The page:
# Limit when x^2 + y^2 -> inf, am I solving it correctly?

Homework Statement:
Decide if the limit exists.
Relevant Equations:
$$\lim_{x^2+y^2 \rightarrow +\infty} {\frac {xy} {x^2+y^2}}$$
I'm not sure if the way I solve these limits is correct, so let me know if I'm doing something wrong.
$$\lim_{x^2+y^2 \rightarrow +\infty} {\frac {xy} {x^2+y^2}}$$
$$r = x^2+y^2$$
$$\lim_{r \rightarrow +\infty} {\frac {r\cdot cos(v) \cdot r \cdot sin(v)} r}$$
$$\lim_{r \rightarrow +\infty} {r\cdot cos(v)sin(v)} \rightarrow \infty$$

Also how can I be sure if $$cos(v)\cdot sin(v)$$ will make this go to inf, -inf or even be undefined?
I havn't even defined v..

Homework Helper
I havn't even defined v..

Not only that, you define ##r = x^2+y^2## which means ##x \ne r\cos\theta##
Try again, now with ##x =\sqrt r\cos\theta##

And think about what the role and meaning of ##\theta## could be ...

HallsofIvy
Ah, my bad. I should've defined it as: $$r^2 = x^2 + y^2$$
$$\lim_{x^2+y^2 \rightarrow +\infty} {\frac {xy} {x^2+y^2}}$$

$$\lim_{r^2 \rightarrow +\infty} {\frac {r\cdot cos(v) \cdot r \cdot sin(v)} {r^2}}$$
$$\lim_{r^2 \rightarrow +\infty} {cos(v)sin(v)}$$

Well, this just made it trickier. I have no idea what the angle is.
v = atan(y/x) doesn't really help..

Should I have solved this in a completely different way?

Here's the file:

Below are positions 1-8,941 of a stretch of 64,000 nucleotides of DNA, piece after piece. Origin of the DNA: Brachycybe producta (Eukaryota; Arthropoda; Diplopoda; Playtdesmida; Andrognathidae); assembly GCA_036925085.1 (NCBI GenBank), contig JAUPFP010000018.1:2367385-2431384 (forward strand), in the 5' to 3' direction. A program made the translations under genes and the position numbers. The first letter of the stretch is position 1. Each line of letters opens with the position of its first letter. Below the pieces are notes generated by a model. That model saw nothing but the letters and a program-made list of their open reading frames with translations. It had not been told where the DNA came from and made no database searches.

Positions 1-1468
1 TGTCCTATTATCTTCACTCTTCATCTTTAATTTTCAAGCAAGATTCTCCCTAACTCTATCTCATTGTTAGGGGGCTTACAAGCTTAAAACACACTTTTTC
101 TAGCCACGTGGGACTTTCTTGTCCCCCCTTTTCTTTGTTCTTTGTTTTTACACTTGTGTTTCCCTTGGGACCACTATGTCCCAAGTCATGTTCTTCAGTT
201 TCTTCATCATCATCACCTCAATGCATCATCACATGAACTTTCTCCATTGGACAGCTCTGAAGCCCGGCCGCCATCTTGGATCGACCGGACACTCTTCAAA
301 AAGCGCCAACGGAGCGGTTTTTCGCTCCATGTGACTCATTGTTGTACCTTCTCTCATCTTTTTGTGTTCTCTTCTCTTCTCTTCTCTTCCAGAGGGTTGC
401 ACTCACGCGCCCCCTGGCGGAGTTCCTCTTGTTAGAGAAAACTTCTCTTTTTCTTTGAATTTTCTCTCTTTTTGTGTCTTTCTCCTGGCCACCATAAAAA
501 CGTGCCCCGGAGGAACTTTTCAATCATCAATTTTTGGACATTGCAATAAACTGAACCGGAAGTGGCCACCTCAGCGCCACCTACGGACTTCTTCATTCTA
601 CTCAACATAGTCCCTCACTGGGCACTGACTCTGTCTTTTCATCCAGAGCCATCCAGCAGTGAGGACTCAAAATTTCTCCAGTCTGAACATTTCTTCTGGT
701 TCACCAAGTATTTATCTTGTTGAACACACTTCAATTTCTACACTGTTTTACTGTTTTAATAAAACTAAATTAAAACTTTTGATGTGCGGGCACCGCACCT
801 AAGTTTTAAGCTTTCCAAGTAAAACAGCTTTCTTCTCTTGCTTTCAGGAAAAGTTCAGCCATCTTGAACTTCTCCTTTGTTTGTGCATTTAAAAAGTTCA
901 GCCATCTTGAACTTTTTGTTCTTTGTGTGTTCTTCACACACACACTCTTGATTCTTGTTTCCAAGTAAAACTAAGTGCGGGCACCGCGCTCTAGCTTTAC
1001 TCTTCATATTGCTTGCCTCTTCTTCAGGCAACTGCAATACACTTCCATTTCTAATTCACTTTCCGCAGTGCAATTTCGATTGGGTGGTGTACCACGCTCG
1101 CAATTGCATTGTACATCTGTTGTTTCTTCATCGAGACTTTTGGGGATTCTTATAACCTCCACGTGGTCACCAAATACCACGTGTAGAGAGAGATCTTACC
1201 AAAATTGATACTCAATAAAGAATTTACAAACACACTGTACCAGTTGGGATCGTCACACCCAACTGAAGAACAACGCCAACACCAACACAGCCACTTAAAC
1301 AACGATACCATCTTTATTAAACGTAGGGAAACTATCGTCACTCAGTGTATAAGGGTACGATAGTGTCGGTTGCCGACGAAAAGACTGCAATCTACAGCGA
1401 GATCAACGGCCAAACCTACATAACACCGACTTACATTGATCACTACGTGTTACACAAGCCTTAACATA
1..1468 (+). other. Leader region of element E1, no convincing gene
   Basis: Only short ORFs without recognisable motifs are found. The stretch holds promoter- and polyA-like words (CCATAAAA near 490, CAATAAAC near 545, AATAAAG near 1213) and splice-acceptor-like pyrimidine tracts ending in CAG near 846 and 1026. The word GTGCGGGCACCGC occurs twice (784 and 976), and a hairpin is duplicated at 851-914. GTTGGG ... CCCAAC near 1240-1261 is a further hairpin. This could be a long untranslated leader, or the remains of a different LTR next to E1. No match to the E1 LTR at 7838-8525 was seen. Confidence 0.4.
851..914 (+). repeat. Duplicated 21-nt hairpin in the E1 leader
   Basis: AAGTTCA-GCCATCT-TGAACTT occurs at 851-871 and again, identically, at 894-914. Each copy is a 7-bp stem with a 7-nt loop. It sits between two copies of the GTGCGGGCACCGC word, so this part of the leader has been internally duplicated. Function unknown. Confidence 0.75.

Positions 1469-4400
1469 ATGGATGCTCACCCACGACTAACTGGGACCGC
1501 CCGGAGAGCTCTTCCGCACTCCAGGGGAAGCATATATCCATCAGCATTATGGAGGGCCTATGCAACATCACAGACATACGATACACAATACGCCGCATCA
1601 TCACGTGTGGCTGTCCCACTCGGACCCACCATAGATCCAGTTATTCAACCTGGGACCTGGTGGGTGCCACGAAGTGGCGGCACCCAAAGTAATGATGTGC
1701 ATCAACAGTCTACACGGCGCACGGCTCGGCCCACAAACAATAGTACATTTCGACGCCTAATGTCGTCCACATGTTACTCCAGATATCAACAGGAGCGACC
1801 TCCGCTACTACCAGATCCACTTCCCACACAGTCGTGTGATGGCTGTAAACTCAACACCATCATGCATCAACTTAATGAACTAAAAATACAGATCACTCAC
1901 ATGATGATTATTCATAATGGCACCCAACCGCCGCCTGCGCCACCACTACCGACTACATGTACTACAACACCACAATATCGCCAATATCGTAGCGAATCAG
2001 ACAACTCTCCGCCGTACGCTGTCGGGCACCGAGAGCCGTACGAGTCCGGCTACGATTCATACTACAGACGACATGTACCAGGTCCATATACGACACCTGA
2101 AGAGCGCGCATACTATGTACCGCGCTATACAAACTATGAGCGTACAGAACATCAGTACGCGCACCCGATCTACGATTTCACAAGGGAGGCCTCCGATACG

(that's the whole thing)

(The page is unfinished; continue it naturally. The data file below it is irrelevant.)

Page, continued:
Homework Helper
Gold Member
2022 Award
Ah, my bad. I should've defined it as: $$r^2 = x^2 + y^2$$
$$\lim_{x^2+y^2 \rightarrow +\infty} {\frac {xy} {x^2+y^2}}$$

$$\lim_{r^2 \rightarrow +\infty} {\frac {r\cdot cos(v) \cdot r \cdot sin(v)} {r^2}}$$
$$\lim_{r^2 \rightarrow +\infty} {cos(v)sin(v)}$$

Well, this just made it trickier. I have no idea what the angle is.
v = atan(y/x) doesn't really help..

Should I have solved this in a completely different way?

Whenever you are stuck like this you should ask: what is the definition of the thing I'm trying to prove? In this case, what does this mean (in precise mathematical terms):
$$\lim_{x^2+y^2 \rightarrow +\infty} {\frac {xy} {x^2+y^2}}$$

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Gold Member
I think your work (after the correction regarding r) is good. You find that the limit is ##\cos v\cdot\sin v## which implies that it depends on ##v## which implies that the limit does not exist.

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Gold Member
2022 Award
I think your work (after the correction regarding r) is good. You find that the limit is ##\cos v\cdot\sin v## which implies that it depends on ##v## which implies that the limit does not exist.

Alternatively, of course, you could choose a sequence of points with ##x = 0## and ## y \rightarrow \infty##, where the limit for that sequence is ##0##. Then, a sequence of points with ##x =y##, where the limit is ##1/2##.

From these examples alone you can see the limit does not exist.

Homework Helper
Well, this just made it trickier. I have no idea what the angle is.
v = atan(y/x) doesn't really help..
But it should ! ##\ ## I had silently hoped that this would have reminded you of another non-existing limit, $$\lim_{(x,y) \downarrow (0,0)}\; {y\over x}$$ where ##{y\over x}## similarly has a value that depends on the angle at which you approach the origin...

Now that you have been given the answer, is it clear ?

$$v = atan( \frac {r \cdot sin(v)}{r\cdot cos(v)})$$
$$v = atan( \frac {r \cdot sin(v)}{r\cdot cos(v)})$$